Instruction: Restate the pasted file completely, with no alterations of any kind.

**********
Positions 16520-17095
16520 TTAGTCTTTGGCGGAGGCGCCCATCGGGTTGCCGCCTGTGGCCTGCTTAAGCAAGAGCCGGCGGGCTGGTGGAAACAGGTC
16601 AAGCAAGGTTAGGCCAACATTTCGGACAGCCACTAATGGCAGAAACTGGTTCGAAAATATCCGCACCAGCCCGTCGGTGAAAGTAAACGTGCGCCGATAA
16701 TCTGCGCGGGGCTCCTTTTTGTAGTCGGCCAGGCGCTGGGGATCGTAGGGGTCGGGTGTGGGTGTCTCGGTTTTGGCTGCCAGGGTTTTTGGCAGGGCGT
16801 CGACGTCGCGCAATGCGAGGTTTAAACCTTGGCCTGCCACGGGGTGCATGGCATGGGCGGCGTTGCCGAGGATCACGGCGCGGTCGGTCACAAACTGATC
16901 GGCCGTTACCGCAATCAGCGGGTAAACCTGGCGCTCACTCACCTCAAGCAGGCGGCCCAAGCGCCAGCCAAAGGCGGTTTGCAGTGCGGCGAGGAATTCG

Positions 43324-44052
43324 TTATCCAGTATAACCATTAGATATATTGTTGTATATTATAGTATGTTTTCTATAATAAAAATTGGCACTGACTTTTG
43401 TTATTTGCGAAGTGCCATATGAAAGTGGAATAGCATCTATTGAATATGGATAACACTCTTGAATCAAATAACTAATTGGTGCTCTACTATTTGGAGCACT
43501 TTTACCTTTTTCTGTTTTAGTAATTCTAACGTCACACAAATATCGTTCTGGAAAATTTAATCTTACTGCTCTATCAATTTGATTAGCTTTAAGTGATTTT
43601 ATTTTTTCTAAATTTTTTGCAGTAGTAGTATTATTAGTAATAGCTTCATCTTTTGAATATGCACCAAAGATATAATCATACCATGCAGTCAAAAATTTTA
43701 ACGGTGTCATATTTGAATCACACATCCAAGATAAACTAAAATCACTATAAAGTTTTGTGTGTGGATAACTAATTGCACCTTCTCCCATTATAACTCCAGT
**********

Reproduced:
Positions 16520-17095
16520 TTAGTCTTTGGCGGAGGCGCCCATCGGGTTGCCGCCTGTGGCCTGCTTAAGCAAGAGCCGGCGGGCTGGTGGAAACAGGTC
16601 AAGCAAGGTTAGGCCAACATTTCGGACAGCCACTAATGGCAGAAACTGGTTCGAAAATATCCGCACCAGCCCGTCGGTGAAAGTAAACGTGCGCCGATAA
16701 TCTGCGCGGGGCTCCTTTTTGTAGTCGGCCAGGCGCTGGGGATCGTAGGGGTCGGGTGTGGGTGTCTCGGTTTTGGCTGCCAGGGTTTTTGGCAGGGCGT
16801 CGACGTCGCGCAATGCGAGGTTTAAACCTTGGCCTGCCACGGGGTGCATGGCATGGGCGGCGTTGCCGAGGATCACGGCGCGGTCGGTCACAAACTGATC
16901 GGCCGTTACCGCAATCAGCGGGTAAACCTGGCGCTCACTCACCTCAAGCAGGCGGCCCAAGCGCCAGCCAAAGGCGGTTTGCAGTGCGGCGAGGAATTCG

Positions 43324-44052
43324 TTATCCAGTATAACCATTAGATATATTGTTGTATATTATAGTATGTTTTCTATAATAAAAATTGGCACTGACTTTTG
43401 TTATTTGCGAAGTGCCATATGAAAGTGGAATAGCATCTATTGAATATGGATAACACTCTTGAATCAAATAACTAATTGGTGCTCTACTATTTGGAGCACT
43501 TTTACCTTTTTCTGTTTTAGTAATTCTAACGTCACACAAATATCGTTCTGGAAAATTTAATCTTACTGCTCTATCAATTTGATTAGCTTTAAGTGATTTT
43601 ATTTTTTCTAAATTTTTTGCAGTAGTAGTATTATTAGTAATAGCTTCATCTTTTGAATATGCACCAAAGATATAATCATACCATGCAGTCAAAAATTTTA
43701 ACGGTGTCATATTTGAATCACACATCCAAGATAAACTAAAATCACTATAAAGTTTTGTGTGTGGATAACTAATTGCACCTTCTCCCATTATAACTCCAGT